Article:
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The Strategic Importance Of The Battle For Syria's Aleppo


The British newspaper The Guardian ran a headline recently that asked is Aleppo the worst place in the world? Aleppo is Syria's second-largest city. And after four years of war, the eastern side of the city, held by opposition groups, is now largely rubble. The western side of the city is held by forces loyal to President Bashar al-Assad. And last week, the Assad regime announced that it is beginning a final push to take all of Aleppo with help from Russia and from Iran. Let's speak now with Andrew Tabler, a Syria expert with The Washington Institute for Near East Policy. Andrew, good morning.

ANDREW TABLER: Good morning.

GREENE: Remind us, if you can, why the city of Aleppo is so important strategically.

TABLER: Aleppo is not only the second largest city in Syria but is the main urban center in the northern part of Syria. It's close to the Turkish border. The economy of Aleppo was one of the largest in the country. And it was also home to a number of tourist sites that people from all over the world would visit. So it's also the place where the United States had its longest representation in terms of diplomacy. So a lot's going on there. And unfortunately, large parts of the city have been destroyed as a result of the war.

GREENE: When you hear about Syria being such a beautiful country with such a cultural heritage, a lot of that focus is on Aleppo.

TABLER: Absolutely. You have the citadel there, but also just the number of Islamic sites. Lots of mosques have been destroyed. Lots of other parts of the city have been destroyed. The regime controls about 40 percent of it. And the rest have been controlled by a number of rebels over the last four years.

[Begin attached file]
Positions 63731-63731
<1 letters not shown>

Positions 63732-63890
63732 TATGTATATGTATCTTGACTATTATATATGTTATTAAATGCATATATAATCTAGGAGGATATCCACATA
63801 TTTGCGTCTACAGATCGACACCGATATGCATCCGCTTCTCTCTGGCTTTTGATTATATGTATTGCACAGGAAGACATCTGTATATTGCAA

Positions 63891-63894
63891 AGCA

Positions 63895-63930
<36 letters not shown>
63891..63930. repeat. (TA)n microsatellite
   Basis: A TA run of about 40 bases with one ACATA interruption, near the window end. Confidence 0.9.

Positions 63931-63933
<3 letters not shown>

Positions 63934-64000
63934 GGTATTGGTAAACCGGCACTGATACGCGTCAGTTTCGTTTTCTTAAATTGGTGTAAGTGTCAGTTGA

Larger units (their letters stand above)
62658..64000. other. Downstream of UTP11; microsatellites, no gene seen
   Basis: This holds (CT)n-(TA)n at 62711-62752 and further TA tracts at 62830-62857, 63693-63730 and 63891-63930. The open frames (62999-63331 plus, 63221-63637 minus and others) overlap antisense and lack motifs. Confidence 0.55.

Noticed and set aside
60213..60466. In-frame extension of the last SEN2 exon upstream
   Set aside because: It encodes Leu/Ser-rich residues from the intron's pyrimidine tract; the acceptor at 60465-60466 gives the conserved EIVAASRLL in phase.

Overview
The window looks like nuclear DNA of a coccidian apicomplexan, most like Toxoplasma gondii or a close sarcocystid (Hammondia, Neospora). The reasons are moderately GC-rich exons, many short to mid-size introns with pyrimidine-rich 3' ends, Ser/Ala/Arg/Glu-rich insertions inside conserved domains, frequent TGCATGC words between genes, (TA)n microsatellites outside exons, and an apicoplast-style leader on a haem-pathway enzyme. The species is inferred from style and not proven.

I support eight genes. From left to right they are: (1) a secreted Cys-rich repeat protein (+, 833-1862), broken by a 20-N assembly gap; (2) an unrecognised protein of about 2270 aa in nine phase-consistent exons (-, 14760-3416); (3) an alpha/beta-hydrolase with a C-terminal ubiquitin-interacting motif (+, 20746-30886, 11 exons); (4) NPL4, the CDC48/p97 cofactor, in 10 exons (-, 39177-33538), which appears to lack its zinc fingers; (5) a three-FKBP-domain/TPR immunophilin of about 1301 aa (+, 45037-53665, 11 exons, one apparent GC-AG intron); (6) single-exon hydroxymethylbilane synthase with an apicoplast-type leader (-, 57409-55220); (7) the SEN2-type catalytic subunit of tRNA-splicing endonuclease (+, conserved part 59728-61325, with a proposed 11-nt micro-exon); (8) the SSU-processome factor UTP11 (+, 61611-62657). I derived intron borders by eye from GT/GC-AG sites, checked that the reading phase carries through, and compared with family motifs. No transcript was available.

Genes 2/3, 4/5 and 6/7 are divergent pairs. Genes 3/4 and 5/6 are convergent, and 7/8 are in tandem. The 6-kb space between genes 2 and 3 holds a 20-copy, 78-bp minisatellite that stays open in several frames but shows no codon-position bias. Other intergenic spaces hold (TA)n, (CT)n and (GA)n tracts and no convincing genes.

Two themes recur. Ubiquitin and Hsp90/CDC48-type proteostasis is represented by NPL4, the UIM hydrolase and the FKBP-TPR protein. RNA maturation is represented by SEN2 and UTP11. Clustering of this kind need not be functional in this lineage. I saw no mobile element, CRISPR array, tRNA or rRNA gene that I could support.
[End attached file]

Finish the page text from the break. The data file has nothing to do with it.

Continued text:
GREENE: Well, the Assad regime, I mean, not able to take the eastern part of the city from the rebels for so long. Things seem to be changing now. Is this a big, big example of how Russia's helping the government?

TABLER: Absolutely. The Russians are essentially providing air cover for the Assad regime and for Iranian-backed forces to try and encircle the city. They've been trying to do it for years, sort of finger or hand reaching up from the east towards the west to encircle the city and the rebels inside, and they've been unable to do it. They're going to again.

They might succeed in closing the gap. But, again, the regime and those forces would have to take and hold that city, and that's where the regime has always fallen short. The manpower disadvantage the regime has after four years of war is significant. So what I think any kind of taking of Aleppo might take quite some time.

GREENE: And I guess I wonder if this city is so strategically important, are we seeing or going to see the United States and other Western powers supporting opposition groups to fight back and try and hold this city, and does that mean Aleppo becomes, you know, a proxy war in some ways between big powers?

TABLER: Well, officially, no. I think President Obama's been pretty clear about that. But unofficially, a number of countries throughout the world have substantial covert programs to support the opposition. I would suspect that a lot of weapons are going to be going to the rebels, and there are lots of reports that they have elsewhere in the north, via Turkey. But we'll have to see how those weapons stand up against this Russian-Iranian Assad regime onslaught.

GREENE: Andrew Tabler's a fellow at The Washington Institute's Program on Arab Politics. We're speaking to him about an offensive that the government is carrying out in Aleppo, Syria. Andrew, thanks a lot.

TABLER: My pleasure. Transcript provided by NPR, Copyright NPR.